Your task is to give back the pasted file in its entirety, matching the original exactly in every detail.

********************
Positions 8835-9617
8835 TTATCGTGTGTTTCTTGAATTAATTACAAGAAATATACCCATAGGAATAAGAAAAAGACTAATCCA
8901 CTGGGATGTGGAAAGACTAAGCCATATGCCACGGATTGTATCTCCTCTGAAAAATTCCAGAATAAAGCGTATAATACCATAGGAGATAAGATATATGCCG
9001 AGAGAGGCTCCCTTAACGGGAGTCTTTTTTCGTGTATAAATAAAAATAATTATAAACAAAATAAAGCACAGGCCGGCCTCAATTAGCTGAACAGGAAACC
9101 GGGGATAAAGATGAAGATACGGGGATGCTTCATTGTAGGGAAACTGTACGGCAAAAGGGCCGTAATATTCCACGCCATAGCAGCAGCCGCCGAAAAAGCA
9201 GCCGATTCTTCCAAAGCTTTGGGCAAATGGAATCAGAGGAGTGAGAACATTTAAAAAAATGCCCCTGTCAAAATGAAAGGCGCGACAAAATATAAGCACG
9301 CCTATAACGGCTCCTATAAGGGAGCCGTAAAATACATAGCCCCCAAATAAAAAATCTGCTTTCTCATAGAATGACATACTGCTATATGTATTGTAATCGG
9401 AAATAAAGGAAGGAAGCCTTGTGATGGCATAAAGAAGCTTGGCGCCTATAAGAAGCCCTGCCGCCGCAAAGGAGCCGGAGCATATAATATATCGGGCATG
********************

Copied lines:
Positions 8835-9617
8835 TTATCGTGTGTTTCTTGAATTAATTACAAGAAATATACCCATAGGAATAAGAAAAAGACTAATCCA
8901 CTGGGATGTGGAAAGACTAAGCCATATGCCACGGATTGTATCTCCTCTGAAAAATTCCAGAATAAAGCGTATAATACCATAGGAGATAAGATATATGCCG
9001 AGAGAGGCTCCCTTAACGGGAGTCTTTTTTCGTGTATAAATAAAAATAATTATAAACAAAATAAAGCACAGGCCGGCCTCAATTAGCTGAACAGGAAACC
9101 GGGGATAAAGATGAAGATACGGGGATGCTTCATTGTAGGGAAACTGTACGGCAAAAGGGCCGTAATATTCCACGCCATAGCAGCAGCCGCCGAAAAAGCA
9201 GCCGATTCTTCCAAAGCTTTGGGCAAATGGAATCAGAGGAGTGAGAACATTTAAAAAAATGCCCCTGTCAAAATGAAAGGCGCGACAAAATATAAGCACG
9301 CCTATAACGGCTCCTATAAGGGAGCCGTAAAATACATAGCCCCCAAATAAAAAATCTGCTTTCTCATAGAATGACATACTGCTATATGTATTGTAATCGG
9401 AAATAAAGGAAGGAAGCCTTGTGATGGCATAAAGAAGCTTGGCGCCTATAAGAAGCCCTGCCGCCGCAAAGGAGCCGGAGCATATAATATATCGGGCATG